Signal Processing and Linear Systems-B.P.Lathi copy

Wtilw 211 wo 211 n oo lj 1 00 f weiwtdw 415

Info iconThis preview shows page 1. Sign up to view the full content.

View Full Document Right Arrow Icon
This is the end of the preview. Sign up to access the rest of the document.

Unformatted text preview: - 00 where Y (w), t he Fourier transform of y(t), is given b yt h (t)e-iwtdt (4.17) T he r ight-hand side is t he Fourier transform of h (t), and according t o o ur n otation introduced i n Eq. (4.3) this is H (w), whereas t he same entity is d enoted by H (jw) t The r elationship (4.19) applies only t o t he a symptotically s table s ystems. T he r eason is t hat when s = jw, t he i ntegral o n t he r ight-hand side o f Eq. (2.48) does n ot converge for u nstable systems. Moreover, even for marginally s table s ystems, t hat i ntegral does n ot converges in t he o rdinary sense, a nd H(jw) [or H(w)) c annot b e o btained b y r eplacing s i n H(s) w ith jw. As shown in Eq. (4.44b), Eq. (4.19) c an b e applied t o m arginally s table s ystems p rovided H(w) is i nterpreted as t he F ourier t ransform o f h(t) r ather t han a s H(s) w ith s r eplaced b y jw. 244 4 Continuous-Time Signal Analysis: T he Fourier Transform Y (w) = F (w)H(w) 4.2 Transforms of Some Useful Functions 1 (4.19) 245 r eet( x ) I n c onclusion, we showed t hat for a n LTIC s ystem with transfer function H (s), if t he i nput a nd t he o utput a re f it) a nd y(t), respectively, a nd if f it) = F(w) y(t) = -I Y (w) 1: 1 "2 "1 2" F ig. 4 .7 A gate pulse. t hen for asymptotically stable systems Y (w) = F(w)H(w) We shall derive this result again l ater in a more formal way. T he p rocedure o f t he frequency-domain m ethod is identical t o t hat o f t he timedomain m ethod. I n t he t ime-domain case we express t he i nput f (t) a s a s um o f its impulse components; in t he frequency-domain case, t he i nput is expressed as a s um o f everlasting exponentials (or sinusoids). I n t he former case, t he response y(t) o btained by summing t he s ystem's responses t o impulse components results in t he c onvolution integral; in t he l atter case, t he response o btained b y summing t he s ystem's response to everlasting exponential components results in t he Fourier integral. T hese ideas can be expressed mathematically as follows: 4 .2 Transforms o f S ome Useful Functions F or convenience, we now introduce a compact n otation for some useful functions such a s g ate, triangle, a nd i nterpolation functions. U nit Gate Function We define a u nit g ate f unction reet (x) as a gate pulse of u nit height a nd u nit w idth, centered a t t he origin, a s i llustrated in Fig. 4.7a:t Ixl > ~ Ixl = ~ Ixl < ~ 1 For t he t ime-domain case tilt) ===> h it) f it) = 1: the impulse response of the system is h (t) f (x)ti(t - x)dx T he g ate pulse in Fig. 4.7b is t he u nit g ate p ulse rect (x) e xpanded by a factor a nd t herefore can be expressed as reet(~) (see Sec. 1.3-2). Observe t hat T , t he d enominator o f t he a rgument o f rect(~), i ndicates t he w idth o f t he pulse. expresses J (t) as a sum of impulse components U nit Triangle Function expresses yet) as a sum of responses to impulse components y(t) = [ : f (x)h(t - x)dx We define a u nit t riangle function t .(x) as a t riangular pulse of unit height a nd u nit width, cent...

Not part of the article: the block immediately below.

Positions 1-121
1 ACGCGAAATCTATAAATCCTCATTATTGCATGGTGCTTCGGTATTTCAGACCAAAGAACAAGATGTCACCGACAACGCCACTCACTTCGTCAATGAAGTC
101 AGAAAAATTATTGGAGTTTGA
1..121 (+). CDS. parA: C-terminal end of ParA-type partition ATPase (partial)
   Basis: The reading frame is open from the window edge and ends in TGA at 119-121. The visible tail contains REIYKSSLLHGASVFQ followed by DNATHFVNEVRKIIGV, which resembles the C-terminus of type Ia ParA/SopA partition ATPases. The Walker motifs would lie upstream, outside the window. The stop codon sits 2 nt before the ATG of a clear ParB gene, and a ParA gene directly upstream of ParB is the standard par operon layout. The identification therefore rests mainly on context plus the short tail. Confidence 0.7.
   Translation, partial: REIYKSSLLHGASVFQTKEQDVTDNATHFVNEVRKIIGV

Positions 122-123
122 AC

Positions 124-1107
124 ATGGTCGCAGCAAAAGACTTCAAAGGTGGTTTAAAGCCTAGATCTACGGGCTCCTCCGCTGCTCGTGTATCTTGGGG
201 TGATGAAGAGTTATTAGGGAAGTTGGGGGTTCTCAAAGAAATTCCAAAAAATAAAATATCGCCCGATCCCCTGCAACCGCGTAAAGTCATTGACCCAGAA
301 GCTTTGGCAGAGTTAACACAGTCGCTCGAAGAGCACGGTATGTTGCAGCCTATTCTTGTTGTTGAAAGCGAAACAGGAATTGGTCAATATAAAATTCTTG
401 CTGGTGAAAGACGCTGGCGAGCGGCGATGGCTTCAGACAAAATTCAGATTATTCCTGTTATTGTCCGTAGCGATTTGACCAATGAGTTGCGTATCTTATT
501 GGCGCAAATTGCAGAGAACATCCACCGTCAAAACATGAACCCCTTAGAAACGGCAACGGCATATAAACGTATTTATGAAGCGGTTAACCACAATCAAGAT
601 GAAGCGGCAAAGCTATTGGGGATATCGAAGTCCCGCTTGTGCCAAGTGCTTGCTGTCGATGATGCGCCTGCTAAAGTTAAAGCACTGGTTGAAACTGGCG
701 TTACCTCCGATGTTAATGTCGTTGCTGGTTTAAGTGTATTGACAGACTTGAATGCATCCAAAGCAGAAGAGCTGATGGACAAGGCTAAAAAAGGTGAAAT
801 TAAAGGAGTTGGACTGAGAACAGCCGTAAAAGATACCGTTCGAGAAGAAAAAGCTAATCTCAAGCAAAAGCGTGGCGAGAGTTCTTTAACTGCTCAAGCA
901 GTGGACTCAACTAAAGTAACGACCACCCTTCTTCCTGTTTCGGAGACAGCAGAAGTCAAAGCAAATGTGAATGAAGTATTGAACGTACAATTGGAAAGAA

View Full Document

This note was uploaded on 04/14/2013 for the course ENG 350 taught by Professor Bayliss during the Spring '13 term at Northwestern.

Ask a homework question - tutors are online